People sometimes joke with me saying that they can always tell when I’m going to preach because there is a stool on the platform. Perhaps two stools, maybe even three. Let’s just say that the humble stool has become a bit of a calling card for me.
So why the stool? Do I get so tired after such expressive hand gestures that I need to sit down and recover? Perhaps. But it’s about so much more than that. The stool is a communications tool, one that is well worth understanding and embracing.
Most people would be aware that body language is the most significant factor in effective communication with some studies suggesting that its contribution to a message is up to 85%. Body language includes a number of factors, most particularly eye contact, gestures, mouth expression, and position.
Position is where the stool comes in. Position sends a message to your audience about who has the power, and how much power that person has. Position, while often interpreted subconsciously, involves a number of factors including the environment, props and posture, which all contribute to a statement of power that must be taken into consideration if your public speaking is to be effective as both authoritative and relatable.
Listen for the power dynamics at play as we break down the things worth considering as a communicator: Read More…
As a youth leader, parents will come to you on occasion for advice, especially when there are family struggles or their children aren’t communicating with them. It seems ridiculous, because instinctively we think “Why the heck are you asking me? I’m not a parent!” And while we cannot (and shouldn’t) make decisions for them, there are some principles that we can always fall back on to encourage and equip parents with – you do have something to offer. Read More…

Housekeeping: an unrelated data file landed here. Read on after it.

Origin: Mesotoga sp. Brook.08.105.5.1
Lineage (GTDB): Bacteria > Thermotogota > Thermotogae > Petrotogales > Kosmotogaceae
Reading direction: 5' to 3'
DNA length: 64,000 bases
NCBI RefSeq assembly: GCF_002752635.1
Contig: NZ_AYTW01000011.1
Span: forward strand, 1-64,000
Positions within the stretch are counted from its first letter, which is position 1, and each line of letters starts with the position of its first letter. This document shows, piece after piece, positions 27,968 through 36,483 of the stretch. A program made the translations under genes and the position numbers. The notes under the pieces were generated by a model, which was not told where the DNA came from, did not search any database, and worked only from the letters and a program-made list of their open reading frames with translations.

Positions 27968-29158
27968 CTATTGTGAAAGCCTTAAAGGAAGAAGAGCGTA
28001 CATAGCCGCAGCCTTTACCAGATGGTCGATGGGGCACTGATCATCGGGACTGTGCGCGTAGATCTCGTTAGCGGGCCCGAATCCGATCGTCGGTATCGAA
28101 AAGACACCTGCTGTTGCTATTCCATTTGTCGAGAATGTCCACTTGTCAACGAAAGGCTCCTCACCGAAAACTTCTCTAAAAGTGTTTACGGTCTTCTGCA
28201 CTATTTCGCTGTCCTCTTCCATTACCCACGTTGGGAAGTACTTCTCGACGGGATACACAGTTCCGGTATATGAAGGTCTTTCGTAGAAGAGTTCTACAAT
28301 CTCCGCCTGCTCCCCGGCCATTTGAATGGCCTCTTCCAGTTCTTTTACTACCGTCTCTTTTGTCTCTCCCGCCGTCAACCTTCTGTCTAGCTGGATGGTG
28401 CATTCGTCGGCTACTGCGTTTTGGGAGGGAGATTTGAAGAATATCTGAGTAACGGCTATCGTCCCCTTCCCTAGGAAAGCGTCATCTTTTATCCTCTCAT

A CHALLENGE that arises when serving in a large youth department is the need for multiple teams to manage both the people and tasks that fall under our care. Often each of these teams will have a key leader, along with roles, values and expectations specific to that team’s contribution. The danger of siloing arises when these teams develop such a distinctive identity that they separate themselves from the other youth teams, or in the worst cases, the vision of the department altogether.
It’s important to remember that this isn’t usually done with any hostile intent; it’s simply a result of hanging out and serving alongside the same set of people week by week, and in the busyness of serving, accountability to the greater vision falls off the radar. Remembering of course, that these teams are made of people!
Symptoms of leadership siloing can often include hostility between teams, suspicion around the contribution of a leader on another team, team exclusiveness, reduced cross-team communication, and a sense of jealousy rather than celebrating a shared success. The drag will always be toward silos, so for this reason we need to be intentional about taking practical steps to avoid them. Read More…
The fear of public speaking (aka glossophobia) is one of the most regularly identified fears among humankind with many people ranking it of higher concern to them than the fear of death!
For the huge proportion of people who suffer from it, whether mild or severe, we know the signs and symptoms: increased heart rate, memory loss, moisture being absorbed from the mouth to magically reappear in the form of profusely sweating armpits. For me, it was that my hands would shake as if I was holding a jackhammer. At times it felt frustratingly irrational, my brain would look down at and scream, “STOP SHAKING!!” all to no avail.
Ah, but did you notice the subtle change in tense? WAS.